Many parents believe their teen’s social development happens as a matter of course, on a schedule set forth by human nature and physical growth.
Although this hands-off approach can work well enough in some cases, some adolescents and teens could use some help along the way.
If your daughter’s social development becomes disrupted or doesn’t proceed normally, especially in the formative adolescent and teenage years, it can literally affect your child’s life and potential for future success and happiness.
A Shift in Social Focus
Until adolescence, the focus of children’s social activities is typically the family and a few close friends. During the next phase, that focus shifts away from the family and to peer groups and romantic interests, which begin to take center stage.
This stage can be difficult for parents, especially with daughters, as they may feel that their child is pulling away from them. The opposite is true, however.
In fact, children depend on the close bonds of the familial relationship, even if they spend more time away from home.
Parents and caregivers must encourage young women to establish positive peer relationships. This stage of development will contribute to your child’s sense of identity and help her understand how she fits into the world.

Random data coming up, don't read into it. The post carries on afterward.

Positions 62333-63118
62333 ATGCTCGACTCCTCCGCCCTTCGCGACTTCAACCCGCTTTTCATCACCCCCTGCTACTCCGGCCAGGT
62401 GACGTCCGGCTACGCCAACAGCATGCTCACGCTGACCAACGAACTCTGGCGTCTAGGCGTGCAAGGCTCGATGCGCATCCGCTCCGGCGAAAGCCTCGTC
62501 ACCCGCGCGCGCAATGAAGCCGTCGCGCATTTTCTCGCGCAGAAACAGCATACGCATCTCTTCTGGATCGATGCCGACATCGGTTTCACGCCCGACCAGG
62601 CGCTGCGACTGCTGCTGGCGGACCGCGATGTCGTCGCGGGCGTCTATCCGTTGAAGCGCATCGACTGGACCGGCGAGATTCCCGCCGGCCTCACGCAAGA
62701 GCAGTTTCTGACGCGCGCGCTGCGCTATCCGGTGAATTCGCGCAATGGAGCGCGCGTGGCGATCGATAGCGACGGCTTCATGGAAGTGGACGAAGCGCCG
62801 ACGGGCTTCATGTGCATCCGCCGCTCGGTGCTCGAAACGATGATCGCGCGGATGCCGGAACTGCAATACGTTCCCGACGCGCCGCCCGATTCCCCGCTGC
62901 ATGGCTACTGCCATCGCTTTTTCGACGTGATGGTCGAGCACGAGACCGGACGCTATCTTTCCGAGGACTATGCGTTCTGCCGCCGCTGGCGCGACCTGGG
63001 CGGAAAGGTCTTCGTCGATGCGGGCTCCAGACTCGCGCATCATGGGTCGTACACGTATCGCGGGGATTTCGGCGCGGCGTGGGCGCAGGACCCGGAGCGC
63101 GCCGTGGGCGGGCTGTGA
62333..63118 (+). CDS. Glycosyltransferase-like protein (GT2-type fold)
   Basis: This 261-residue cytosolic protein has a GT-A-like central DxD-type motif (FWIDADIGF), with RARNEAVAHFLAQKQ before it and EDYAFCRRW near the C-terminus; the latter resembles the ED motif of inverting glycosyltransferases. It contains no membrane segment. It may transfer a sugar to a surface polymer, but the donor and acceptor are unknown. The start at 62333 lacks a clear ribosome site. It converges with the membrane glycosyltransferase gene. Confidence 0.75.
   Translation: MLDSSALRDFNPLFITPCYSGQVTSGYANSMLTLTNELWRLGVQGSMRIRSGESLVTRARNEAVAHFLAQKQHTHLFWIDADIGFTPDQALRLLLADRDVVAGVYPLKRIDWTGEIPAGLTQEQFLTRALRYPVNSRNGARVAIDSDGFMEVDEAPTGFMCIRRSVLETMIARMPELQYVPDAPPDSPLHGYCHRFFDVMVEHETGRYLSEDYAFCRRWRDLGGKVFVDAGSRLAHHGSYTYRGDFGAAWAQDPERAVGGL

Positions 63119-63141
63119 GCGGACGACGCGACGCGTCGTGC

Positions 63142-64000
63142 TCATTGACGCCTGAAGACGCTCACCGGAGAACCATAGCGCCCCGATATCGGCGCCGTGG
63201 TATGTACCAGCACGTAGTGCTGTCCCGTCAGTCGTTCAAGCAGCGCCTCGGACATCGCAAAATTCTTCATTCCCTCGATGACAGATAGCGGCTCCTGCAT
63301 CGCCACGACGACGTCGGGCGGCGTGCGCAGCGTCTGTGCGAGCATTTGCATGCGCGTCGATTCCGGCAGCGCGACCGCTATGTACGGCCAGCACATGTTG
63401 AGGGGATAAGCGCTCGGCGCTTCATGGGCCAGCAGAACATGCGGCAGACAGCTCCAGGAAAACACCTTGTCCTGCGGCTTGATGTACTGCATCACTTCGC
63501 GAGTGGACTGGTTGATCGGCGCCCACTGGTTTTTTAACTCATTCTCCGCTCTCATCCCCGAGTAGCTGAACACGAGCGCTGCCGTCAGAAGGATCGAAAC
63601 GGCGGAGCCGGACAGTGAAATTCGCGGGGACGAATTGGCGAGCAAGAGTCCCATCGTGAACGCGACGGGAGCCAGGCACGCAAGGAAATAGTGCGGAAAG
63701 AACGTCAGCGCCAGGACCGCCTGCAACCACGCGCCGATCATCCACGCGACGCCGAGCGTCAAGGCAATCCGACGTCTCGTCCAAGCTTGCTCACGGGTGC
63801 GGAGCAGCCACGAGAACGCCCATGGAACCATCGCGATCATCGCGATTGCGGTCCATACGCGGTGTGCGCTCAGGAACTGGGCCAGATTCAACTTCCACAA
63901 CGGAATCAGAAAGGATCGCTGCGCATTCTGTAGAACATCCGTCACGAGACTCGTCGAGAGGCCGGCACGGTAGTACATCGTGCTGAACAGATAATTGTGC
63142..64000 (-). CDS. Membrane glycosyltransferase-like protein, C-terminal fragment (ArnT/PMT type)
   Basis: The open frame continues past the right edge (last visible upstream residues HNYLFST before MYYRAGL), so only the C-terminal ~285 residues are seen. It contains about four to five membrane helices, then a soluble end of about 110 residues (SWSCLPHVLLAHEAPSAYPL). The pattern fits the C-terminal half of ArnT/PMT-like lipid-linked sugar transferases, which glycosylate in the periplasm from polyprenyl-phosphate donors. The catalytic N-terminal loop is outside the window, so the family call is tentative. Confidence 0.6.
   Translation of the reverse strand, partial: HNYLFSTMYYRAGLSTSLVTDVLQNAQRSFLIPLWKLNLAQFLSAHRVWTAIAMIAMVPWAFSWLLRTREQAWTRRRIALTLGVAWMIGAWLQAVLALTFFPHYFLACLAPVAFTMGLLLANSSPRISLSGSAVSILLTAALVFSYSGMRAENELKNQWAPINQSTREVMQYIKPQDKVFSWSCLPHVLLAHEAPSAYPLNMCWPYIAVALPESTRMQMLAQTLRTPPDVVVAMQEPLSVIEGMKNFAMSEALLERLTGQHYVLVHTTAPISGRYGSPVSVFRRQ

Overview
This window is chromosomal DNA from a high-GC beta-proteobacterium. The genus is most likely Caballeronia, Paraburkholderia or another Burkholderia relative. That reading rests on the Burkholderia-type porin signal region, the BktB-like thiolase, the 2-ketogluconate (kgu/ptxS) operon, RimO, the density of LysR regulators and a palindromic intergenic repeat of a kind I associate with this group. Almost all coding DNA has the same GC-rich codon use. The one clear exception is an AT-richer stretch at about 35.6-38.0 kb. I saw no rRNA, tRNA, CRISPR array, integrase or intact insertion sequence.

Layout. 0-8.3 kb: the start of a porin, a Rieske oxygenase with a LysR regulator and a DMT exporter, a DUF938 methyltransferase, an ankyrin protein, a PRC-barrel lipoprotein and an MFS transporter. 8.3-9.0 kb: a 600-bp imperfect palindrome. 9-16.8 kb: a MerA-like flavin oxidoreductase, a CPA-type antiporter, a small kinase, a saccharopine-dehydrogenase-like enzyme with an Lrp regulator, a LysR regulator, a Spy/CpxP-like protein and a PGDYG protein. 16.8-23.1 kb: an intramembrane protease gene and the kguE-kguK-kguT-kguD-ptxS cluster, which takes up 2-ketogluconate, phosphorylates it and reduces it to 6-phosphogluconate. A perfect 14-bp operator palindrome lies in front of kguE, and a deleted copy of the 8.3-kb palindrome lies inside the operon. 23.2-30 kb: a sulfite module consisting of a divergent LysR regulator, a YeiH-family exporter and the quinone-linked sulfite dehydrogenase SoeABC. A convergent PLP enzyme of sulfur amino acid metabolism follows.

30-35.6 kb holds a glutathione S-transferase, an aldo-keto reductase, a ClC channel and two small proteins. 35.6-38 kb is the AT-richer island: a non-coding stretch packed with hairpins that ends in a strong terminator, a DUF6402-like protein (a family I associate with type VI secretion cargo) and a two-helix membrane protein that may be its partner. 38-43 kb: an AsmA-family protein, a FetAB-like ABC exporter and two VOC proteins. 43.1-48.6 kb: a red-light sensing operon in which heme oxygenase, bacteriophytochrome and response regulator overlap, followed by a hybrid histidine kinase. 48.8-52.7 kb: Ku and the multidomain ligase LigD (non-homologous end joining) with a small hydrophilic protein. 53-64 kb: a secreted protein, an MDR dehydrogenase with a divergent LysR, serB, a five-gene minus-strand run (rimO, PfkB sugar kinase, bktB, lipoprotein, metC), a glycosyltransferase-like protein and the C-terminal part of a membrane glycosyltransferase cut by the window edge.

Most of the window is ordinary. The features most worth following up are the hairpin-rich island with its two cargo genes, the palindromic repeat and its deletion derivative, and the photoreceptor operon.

Adventure, Experimentation and Choices
As your child transitions from elementary school to middle and high school, she will face many new experiences and more than a few difficult choices.
Adventure and risk-taking are hallmarks of adolescence and the teen years, and an important part of your child’s social development. The decisions they make ― right or wrong ― teach them about accountability and consequences.
Parents must learn to trust their children and their own role in having raised a child who is capable of making the right choices. An overly restrictive environment can compromise this delicate time of social growth and lead to a backlash of undesirable behavior.
Helping Your Teen Develop Healthy Self-Esteem
You can help your pre-teen or teenage daughter by encouraging her and acknowledging good behavior as emphatically as bad behavior.
Help your child learn to make sound decisions by giving her responsibilities and choices befitting her age and maturity level. Clearly explain the consequences for breaking the rules and hold her accountable for her actions. But be sure to praise and appreciate her positive growth.
It’s important to trust your teen and allow her to make mistakes. Rather than punish harshly with shame and criticism, use positive reinforcement techniques to reward her good behavior.
At Havenwood Academy, we understand that even normal, healthy girls can struggle with issues of self-esteem and emotional upheaval. Our experiential approach to therapeutic treatment uses equine therapy and other proven techniques that work especially well for girls and young women.
Contact us today if you have concerns about your teen’s emotional health, self-esteem or social development.